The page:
November 11, 2011 – Late Wednesday afternoon, the National Carriers’ Conference Committee (NCCC) categorically rejected the Brotherhood of Maintenance of Way Employes Division’s (BMWED) compromise offer on meals and lodging reimbursement for traveling employees. The BMWED made its compromise offer as an attempt to reach a voluntary settlement of negotiations with the nation’s railroads prior to the end of the “cooling off” period set to expire at 12:01 AM, December 6th. As part of that offer, the BMWED stated it would accept the wage and healthcare recommendations of Presidential Emergency Board No. 243, despite BMWED’s disappointment with their terms. No additional talks are scheduled between the BMWED and the railroads at this time.
“I am disappointed both with the railroad’s refusal to bargain over a simple matter of economic justice and fairness,” said BMWED President Freddie N. Simpson. “Our compromise offer would have partially, but not fully, reimbursed the hard working traveling employees who build and maintain the nation’s railroads. Instead, the railroads are content to have their employees help subsidize the railroad’s operations by paying out of their own pockets for meals purchased while away from home for weeks at a time,” added Simpson.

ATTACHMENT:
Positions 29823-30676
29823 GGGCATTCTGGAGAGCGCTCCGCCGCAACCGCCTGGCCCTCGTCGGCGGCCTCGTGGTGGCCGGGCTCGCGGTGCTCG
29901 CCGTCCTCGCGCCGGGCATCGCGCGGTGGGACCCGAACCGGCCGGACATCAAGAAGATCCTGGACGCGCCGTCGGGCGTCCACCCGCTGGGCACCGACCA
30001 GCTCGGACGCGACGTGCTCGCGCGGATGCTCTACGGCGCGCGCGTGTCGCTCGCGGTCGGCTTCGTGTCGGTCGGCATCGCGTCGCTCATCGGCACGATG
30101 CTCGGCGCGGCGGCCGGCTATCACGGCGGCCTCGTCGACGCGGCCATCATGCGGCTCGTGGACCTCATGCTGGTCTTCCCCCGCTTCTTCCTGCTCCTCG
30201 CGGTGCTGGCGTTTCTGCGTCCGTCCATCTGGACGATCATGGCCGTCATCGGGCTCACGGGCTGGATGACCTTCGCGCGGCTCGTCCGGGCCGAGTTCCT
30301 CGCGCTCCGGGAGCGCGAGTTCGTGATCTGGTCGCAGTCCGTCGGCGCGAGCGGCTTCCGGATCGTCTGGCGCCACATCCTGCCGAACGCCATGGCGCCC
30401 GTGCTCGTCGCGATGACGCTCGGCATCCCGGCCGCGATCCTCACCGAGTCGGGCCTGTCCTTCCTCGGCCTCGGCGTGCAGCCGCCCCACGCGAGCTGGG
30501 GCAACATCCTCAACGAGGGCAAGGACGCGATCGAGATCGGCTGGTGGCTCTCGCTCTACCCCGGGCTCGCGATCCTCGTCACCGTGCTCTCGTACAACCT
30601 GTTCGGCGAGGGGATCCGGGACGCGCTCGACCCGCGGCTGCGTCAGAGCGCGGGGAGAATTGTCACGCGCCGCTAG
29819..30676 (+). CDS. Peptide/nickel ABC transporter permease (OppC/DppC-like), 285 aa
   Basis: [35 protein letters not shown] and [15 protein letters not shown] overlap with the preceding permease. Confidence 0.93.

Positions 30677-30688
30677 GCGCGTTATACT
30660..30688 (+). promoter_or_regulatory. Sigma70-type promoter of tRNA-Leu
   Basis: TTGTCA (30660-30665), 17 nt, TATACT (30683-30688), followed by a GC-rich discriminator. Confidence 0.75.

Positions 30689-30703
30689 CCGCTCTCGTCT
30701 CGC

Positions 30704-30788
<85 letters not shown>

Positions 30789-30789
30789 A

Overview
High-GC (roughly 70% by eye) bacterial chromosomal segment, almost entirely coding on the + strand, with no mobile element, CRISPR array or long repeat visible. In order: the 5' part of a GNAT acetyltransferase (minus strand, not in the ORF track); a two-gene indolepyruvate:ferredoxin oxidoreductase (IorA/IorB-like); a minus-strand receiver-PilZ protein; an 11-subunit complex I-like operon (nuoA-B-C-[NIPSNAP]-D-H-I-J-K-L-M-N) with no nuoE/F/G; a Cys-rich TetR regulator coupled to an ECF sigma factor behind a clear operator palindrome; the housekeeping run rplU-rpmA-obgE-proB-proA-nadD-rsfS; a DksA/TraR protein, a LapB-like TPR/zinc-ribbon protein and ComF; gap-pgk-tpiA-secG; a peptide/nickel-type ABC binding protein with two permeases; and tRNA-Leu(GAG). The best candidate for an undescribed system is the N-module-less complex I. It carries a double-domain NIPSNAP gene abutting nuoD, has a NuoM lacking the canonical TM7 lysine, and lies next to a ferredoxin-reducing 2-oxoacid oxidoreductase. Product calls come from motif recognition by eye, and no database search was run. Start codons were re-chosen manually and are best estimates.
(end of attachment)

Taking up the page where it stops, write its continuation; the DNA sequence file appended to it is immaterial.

Today, the meal allowance received by railroad employees who work and stay overnight away from home is $25, a figure substantially lower than the $46 minimum amount paid to federal employees when they travel. Additionally, BMWED represented employees are the second-lowest paid group of railroad employees and the only employees required to share double-occupancy lodging while traveling. All other railroad employees have single occupancy lodging when traveling while working for the railroad. “I wonder if Warren Buffett, who owns BNSF, eats on a $25 per diem?” said President Simpson. “I am sure he doesn’t have to bunk up with his Chief Financial Officer when they are traveling on company business. Our guys aren’t asking to stay at the Four Seasons or eat at the Palm, they just want a fair deal on lodging and meal money.”
The BMWED continues to explore avenues to reach a peaceful, voluntary resolution of this dispute. It is unfortunate that the nation’s railroads show no interest in addressing this matter of simple economic justice for hard working Americans. Instead, the railroads seem content to require the employees they take hundreds of miles from home to help subsidize railroad operations by refusing to reach an agreement on an increase in meal and lodging reimbursement payments.
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